The black box is yet to be recovered, which could help explain if bad weather or technical fault is to blame in the deaths of all 152 aboard.
Rainfall hampers Pakistan crash investigation
ISLAMABAD // Heavy monsoon rains continued to pound Islamabad yesterday and hamper the recovery operation at the site of the country's worst plane crash that killed 152 people, officials said. Rehman Malik, the Pakistani interior minister, yesterday said that efforts to recover the black box of the Airblue Airbus A321 remained unsuccessful.
Mr Malik said the defence ministry would head the investigation into the cause of the crash. However, he ruled out the possibility of terrorism. Civil Aviation Authority officials said the plane strayed into an area where it was not supposed to go. The pilot had been told to make a round over the city as the runway was busy but the plane veered into a no fly zone. Finding out why will be a key task of the investigation team, said Riazul Haq, the deputy chief of the agency. "The fact remains it flew where it should not have done," he said.
Junaid Ameen, the authority's chief, called on rescue teams not to touch the wreckage, which could be invaluable to the investigation to determine whether a technical fault or bad weather was to blame. A team from European company Airbus was to arrive in Pakistan yesterday to assist with the investigation he said, refusing to speculate on reports that air traffic control may have asked the pilot to divert.
"It is the prerogative of the pilot to decide, keeping the situation in view. The air traffic controller can only advise him. "The incident shows that the pilot was in an emergency-like situation, that led him to enter the restricted area," he said, refusing to comment further. The plane broke apart into a gorge between two hills, scattering debris across hillsides enveloped in cloud and some distance from any roads.
It was the worst aviation tragedy ever on Pakistani soil. The only deadlier civilian plane crash involving a Pakistani jet saw a PIA Airbus A300 crash into a cloud-covered hillside on approach to the Napalese capital Kathmandu in 1992, killing 167 people. The Airblue flight had departed from the southern port city of Karachi on Wednesday morning for a scheduled two-hour flight to the capital. It crashed into a thickly forested ridge of the Margalla Hills overlooking the capital during fog and rain.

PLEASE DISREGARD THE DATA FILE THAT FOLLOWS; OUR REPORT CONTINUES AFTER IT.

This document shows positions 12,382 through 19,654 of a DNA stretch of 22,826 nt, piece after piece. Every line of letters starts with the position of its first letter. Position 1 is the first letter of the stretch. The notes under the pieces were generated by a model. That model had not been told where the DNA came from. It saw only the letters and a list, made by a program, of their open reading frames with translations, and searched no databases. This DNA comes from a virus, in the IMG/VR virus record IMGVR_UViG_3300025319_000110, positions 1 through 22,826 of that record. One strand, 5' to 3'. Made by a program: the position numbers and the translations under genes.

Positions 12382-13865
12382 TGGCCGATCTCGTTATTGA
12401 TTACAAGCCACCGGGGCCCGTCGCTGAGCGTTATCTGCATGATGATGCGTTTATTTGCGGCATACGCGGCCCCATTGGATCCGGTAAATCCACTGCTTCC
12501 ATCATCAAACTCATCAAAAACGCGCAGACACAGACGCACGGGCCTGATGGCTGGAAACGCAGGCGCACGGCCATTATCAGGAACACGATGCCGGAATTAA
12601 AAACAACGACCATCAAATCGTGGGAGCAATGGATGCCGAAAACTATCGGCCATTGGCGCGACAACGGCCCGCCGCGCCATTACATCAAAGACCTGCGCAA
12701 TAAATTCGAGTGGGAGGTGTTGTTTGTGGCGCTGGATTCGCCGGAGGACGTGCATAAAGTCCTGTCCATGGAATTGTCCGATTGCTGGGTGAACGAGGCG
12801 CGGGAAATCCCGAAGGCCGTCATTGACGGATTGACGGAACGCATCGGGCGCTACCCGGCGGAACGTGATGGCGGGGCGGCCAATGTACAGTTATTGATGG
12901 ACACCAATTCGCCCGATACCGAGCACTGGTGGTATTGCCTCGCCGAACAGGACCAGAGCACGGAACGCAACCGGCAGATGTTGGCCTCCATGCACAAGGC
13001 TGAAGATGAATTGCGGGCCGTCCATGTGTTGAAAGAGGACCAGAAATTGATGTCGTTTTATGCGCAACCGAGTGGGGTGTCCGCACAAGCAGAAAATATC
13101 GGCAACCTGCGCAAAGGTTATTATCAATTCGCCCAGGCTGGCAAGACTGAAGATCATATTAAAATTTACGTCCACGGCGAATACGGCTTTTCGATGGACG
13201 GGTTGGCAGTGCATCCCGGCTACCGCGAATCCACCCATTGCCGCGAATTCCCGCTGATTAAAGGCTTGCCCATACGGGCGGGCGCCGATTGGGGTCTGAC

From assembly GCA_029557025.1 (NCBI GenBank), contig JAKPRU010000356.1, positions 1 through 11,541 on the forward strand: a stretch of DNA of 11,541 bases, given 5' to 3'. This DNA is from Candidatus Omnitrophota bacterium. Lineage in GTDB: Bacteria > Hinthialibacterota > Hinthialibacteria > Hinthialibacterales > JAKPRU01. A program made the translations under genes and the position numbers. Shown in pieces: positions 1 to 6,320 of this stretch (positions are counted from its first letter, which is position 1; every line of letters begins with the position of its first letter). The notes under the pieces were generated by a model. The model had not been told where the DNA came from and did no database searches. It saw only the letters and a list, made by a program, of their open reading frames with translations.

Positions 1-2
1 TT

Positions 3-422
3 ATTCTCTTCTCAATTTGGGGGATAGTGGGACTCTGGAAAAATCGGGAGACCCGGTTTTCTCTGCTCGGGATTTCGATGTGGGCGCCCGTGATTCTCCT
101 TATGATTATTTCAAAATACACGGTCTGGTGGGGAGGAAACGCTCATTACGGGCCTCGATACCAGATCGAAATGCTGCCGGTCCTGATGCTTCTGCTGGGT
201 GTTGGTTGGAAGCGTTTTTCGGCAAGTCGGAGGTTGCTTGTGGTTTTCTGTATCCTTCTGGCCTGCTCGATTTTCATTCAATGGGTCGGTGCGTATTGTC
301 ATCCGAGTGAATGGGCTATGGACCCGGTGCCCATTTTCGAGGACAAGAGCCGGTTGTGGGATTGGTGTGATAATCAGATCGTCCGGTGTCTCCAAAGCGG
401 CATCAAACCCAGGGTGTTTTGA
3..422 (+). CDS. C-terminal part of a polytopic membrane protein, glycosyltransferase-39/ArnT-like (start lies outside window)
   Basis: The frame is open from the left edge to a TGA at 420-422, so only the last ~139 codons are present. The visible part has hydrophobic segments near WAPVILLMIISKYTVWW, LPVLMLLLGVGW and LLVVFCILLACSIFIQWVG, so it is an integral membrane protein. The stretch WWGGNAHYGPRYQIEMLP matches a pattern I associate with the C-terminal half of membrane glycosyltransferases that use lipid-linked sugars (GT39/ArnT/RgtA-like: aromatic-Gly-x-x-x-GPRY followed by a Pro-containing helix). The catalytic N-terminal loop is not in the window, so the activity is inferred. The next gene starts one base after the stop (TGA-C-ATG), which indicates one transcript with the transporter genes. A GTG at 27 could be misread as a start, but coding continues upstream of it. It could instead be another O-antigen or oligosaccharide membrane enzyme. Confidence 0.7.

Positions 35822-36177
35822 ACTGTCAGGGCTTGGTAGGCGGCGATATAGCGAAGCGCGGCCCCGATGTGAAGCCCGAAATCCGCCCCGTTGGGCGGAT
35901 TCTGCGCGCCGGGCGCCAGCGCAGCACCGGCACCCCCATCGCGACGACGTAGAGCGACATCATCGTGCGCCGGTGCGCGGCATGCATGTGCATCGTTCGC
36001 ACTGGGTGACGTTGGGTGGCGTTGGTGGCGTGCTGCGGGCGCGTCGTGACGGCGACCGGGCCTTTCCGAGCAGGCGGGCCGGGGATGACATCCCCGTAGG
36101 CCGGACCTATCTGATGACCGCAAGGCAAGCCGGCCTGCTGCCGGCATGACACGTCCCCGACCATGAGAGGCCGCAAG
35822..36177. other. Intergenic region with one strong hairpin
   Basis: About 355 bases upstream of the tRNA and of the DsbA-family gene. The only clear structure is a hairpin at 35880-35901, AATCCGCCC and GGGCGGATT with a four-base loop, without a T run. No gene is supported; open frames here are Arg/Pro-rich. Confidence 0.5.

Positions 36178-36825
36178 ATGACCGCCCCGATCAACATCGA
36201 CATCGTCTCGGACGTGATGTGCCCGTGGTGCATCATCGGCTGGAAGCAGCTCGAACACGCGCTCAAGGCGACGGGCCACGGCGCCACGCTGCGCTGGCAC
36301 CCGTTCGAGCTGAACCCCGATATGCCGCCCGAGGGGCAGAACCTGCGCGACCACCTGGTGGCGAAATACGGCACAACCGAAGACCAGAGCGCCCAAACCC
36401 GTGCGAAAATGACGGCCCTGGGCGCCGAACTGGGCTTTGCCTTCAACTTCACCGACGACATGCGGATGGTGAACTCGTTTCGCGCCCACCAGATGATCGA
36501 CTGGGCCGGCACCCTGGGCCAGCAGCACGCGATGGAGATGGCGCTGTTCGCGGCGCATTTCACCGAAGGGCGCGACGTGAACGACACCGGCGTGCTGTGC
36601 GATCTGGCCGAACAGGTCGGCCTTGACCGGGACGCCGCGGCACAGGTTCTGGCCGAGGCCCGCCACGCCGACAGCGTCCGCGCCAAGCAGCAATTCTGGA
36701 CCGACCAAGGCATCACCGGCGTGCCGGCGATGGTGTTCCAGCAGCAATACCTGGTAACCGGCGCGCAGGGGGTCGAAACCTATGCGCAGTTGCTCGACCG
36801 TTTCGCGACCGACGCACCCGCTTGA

Mr Malik said yesterday 66 bodies had been handed over to the grieving families. Pakistani authorities are conducting DNA tests for further identification. An Islamabad police official said authorities were looking into reports that the pilot had flown from Turkey to Karachi and had expressed being tired. The pilot, 65, was over age standard of 60 set by the International Civil Aviation Organisation, which is an agency of the UN.
A five-member investigation team consisting of Civil Aviation officials has started an inquiry. Army and police teams tried to make their way through thick mud on the slippery hillside and rain to scour the debris and wreckage of the plane. Helicopters were unable to fly because of the rain and low clouds. But heavy downpour forced the recovery teams to abandon the search by midday. At least a dozen bodies are still thought be buried under the charred, mangled wreckage.
"Rescue teams will resume the search operation as soon as it stops raining as we still have to find the black box," Bin Yamin, Islamabad police chief, said. The national flag is flying at half-mast at all official buildings, marking a day of mourning for the dead. US president Barack Obama offered his "deepest condolences" over the plane crash. The UN chief, Ban Ki-moon, said he was "deeply saddened" and China's president, Hu Jintao, also conveyed his condolences.
@Email:firstname.lastname@example.org * With additional reporting by Agence France-Presse